If you do not have a credit card you may wonder is it important for your credit score that you get one. The fact is, that employing a credit card in your financial life directly impacts the most critical factors that make up your personal credit score. This includes a timely payment history (35 percent of the total) and credit card utilization (30 percent).
Obtaining a credit card to use routinely (but responsibly) is among the fastest and most efficient means of either building up or rebuilding your credit profile and score.
Keep in mind that credit scores quantify the way that you manage money which you borrow and repay. Having good credit requires that you possess a solid record of timely debt payments. Not making payments on something like a credit card means that you not only do not have good credit, but you also may have no credit. Making regular charges on a credit card allows you to build up credit without having to go into debt.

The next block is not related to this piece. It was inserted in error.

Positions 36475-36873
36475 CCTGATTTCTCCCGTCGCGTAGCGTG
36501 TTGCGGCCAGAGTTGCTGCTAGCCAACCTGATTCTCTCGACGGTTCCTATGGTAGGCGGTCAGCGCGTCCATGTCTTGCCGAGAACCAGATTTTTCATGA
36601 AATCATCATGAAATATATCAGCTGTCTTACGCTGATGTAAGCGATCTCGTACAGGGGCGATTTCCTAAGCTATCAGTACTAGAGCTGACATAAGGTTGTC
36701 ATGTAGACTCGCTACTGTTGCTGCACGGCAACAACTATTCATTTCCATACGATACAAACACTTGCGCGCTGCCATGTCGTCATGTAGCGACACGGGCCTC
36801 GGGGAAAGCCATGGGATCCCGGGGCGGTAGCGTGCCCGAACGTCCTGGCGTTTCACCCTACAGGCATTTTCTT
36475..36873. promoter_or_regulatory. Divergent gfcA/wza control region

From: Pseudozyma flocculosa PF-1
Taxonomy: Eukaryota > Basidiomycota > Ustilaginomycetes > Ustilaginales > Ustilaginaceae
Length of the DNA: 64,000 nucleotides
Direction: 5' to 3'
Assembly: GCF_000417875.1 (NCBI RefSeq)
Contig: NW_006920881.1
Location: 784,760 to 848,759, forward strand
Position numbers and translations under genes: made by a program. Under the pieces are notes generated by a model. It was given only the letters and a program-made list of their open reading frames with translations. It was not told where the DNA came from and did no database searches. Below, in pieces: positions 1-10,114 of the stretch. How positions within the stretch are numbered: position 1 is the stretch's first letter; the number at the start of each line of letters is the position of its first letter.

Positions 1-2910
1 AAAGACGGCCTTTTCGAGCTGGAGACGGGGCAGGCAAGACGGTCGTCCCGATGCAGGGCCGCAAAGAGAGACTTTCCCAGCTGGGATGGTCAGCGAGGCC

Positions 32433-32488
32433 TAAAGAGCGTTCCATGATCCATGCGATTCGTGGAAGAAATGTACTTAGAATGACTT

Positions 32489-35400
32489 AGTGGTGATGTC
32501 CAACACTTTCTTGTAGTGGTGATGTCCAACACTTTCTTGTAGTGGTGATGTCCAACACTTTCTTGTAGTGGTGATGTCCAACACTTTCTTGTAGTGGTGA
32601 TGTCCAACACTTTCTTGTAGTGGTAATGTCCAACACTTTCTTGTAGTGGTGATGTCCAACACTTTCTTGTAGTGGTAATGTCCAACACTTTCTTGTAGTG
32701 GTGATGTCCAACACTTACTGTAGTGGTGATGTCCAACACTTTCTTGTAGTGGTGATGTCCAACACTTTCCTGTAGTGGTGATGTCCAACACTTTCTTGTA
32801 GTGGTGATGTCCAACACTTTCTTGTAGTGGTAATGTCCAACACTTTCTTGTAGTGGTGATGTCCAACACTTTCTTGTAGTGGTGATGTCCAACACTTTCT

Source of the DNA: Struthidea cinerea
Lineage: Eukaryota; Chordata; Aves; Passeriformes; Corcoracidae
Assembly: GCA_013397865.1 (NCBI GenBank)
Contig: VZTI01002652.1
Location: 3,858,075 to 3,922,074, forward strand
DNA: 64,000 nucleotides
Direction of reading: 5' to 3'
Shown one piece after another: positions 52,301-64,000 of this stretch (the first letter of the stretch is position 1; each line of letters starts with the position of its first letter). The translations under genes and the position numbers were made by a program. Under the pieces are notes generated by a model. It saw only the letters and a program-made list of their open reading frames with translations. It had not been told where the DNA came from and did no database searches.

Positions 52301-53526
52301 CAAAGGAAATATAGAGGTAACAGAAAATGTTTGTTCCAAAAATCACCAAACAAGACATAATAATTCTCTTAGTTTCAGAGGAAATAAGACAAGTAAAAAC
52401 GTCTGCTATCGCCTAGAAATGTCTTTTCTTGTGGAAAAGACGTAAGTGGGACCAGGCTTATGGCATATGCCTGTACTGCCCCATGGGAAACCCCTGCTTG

So long as you completely pay off your credit card balance every month on time, your issuer will report these credit card payments to each of the three main credit bureaus.
Treating your credit card like it is a debit card (charging only things that you can pay for each month) will keep you from paying interest on purchases and allow you to rapidly build up your credit.
Just remember that you need to keep your charges each month to less than 30 percent of your credit card total available balances so that you do not lose points in the critical credit card utilization category (the second most important consideration for FICO credit scores).